Data analysis shows a strong and significant negative correlation between SS and SEM, and SS and CI. Since SEM and CI are statistical indicators of precision, the result suggests that larger samples support estimation of more precise sample statistics. This finding is consistent with the study of Brown (2007) and supports the theoretical framework of Hanley and Moodie ^{[3]}. The strong correlation between SS and SEM, and SS and CI is theoretically as a result of the multiple-sampling condition on which SEM and CI are generated. Though not strong and significant, the negative correlation between SS and each of the mean and SD in Table 2, and the positive correlation between SS and the mean and SD in Table 3 are appreciable and suggests that these sample statistics better approximate their parameters as sample size increases. This result is supported by findings reached in some previous studies ^{[8, 9]}. The significant correlation between the p-value and SS further suggests that larger samples support estimation of the population parameter, precisely the mean. A simulation study of Jackman ^{[9]} supports this empirical evidence.

Considering the fact that the mean is equal to the median for normal distributions, it could be said that the correlation between SS and the mean statistic reflects the relationship between SS and the median. In harmony with results reached in some previous studies (Fiske *et al., *2009), larger samples also support estimation of population medians. It is however worth mentioning that the non-linear nature of the correlation between SS and SEM, and SS and CI is peculiar evidence that needs to be further investigated based on larger populations.

On the basis of our results, the use of larger samples drawn randomly from a population gives rise to statistics that better approximate their respective population parameters. Invariably the larger the sample, the higher the chance that the resulting estimates will approximate the population parameter. It is therefore concluded that larger samples support estimation of population parameters.

### 5. Conclusions

The statistical evidences reached in this paper buttresses the need to use representative samples in quantitative researches or in studies involving statistical estimation and inference. Quantitative researchers in particular must endeavour to determine and use at least a representative sample based on sampling theory if they cannot collect data on the entire population.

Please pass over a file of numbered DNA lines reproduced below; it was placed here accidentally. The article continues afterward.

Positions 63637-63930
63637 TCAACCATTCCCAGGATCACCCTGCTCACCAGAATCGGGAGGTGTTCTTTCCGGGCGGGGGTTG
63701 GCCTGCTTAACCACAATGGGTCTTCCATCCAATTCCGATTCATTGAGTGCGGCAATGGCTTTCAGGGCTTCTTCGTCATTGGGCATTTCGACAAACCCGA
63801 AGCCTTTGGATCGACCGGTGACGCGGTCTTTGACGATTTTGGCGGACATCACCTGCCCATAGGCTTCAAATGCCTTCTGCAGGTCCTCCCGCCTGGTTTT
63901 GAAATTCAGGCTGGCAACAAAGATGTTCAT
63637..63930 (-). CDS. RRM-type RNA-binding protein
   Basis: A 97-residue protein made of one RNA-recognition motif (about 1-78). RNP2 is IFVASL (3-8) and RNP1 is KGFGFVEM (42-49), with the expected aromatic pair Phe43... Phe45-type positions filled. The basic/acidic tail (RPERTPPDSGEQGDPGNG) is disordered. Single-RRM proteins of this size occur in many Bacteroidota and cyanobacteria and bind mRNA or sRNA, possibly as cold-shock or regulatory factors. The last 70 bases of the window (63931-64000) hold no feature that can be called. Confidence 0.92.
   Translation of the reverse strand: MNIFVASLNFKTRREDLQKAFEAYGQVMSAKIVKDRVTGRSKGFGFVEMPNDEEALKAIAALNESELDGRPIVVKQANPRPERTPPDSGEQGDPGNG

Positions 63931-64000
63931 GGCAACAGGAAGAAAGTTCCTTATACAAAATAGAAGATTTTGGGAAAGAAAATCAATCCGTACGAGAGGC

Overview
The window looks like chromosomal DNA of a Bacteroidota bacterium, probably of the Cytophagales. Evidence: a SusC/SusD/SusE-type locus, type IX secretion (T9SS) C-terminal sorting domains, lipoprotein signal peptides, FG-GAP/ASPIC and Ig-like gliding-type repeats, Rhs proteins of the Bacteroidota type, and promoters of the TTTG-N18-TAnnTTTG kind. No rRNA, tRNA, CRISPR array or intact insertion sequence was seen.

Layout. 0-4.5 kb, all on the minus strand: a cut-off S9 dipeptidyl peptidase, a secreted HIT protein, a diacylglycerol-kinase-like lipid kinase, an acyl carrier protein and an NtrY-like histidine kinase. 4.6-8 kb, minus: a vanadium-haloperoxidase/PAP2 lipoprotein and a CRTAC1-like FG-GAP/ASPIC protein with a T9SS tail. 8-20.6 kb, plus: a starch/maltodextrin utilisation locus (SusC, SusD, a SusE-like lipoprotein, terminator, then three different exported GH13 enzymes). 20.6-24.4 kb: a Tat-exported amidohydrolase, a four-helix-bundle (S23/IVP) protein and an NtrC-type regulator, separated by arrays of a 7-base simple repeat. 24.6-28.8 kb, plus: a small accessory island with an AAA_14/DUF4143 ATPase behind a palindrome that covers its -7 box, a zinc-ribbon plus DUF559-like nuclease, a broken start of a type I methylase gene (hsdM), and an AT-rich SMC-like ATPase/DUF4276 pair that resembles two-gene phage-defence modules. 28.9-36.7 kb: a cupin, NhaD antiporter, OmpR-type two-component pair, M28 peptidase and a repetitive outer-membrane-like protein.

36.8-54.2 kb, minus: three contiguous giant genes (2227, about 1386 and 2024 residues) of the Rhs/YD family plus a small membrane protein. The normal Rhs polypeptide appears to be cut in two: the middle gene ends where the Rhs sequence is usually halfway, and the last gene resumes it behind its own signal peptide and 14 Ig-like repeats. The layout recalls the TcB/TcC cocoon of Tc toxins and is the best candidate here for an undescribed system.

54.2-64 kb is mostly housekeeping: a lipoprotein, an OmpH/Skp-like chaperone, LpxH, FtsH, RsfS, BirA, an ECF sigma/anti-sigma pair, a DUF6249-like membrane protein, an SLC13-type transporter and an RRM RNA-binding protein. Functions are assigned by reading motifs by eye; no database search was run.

The number of samples generated in the simulation is small owing to the fact that a relatively small population was simulated. The small number of samples simulated makes it impossible to detect statistical significance for even considerably strong correlations (e.g. correlation between Mean and SS in Table 2 and Table 3). We therefore suggest that future researchers carry out similar studies using a larger population and possibly a higher number of samples.

### Acknowledgments

We wish to acknowledge Ramson Etornam Ohene for proofreading our manuscript.

### Author Contributions

Nestor Asiamah conceived the research idea, conducted the simulation and analyzed data. Henry Kofi Mensah reviewed the literature and developed the study’s introduction. Eric O. Oteng-Abayie discussed the results, reviewed the analysis, concluded the study, and compiled the manuscript.

### Conflicts of Interest

The authors declare no conflict of interests. This study was funded with financial contributions of the researchers. Funds were not obtained from external sources.

### Abbreviations

The following abbreviations are used in this paper

CI – Confidence Interval

SEM – Standard Error of the Mean

SPSS – Statistical Package for the Social Sciences

SD – Standard Deviation

SS – Sample Size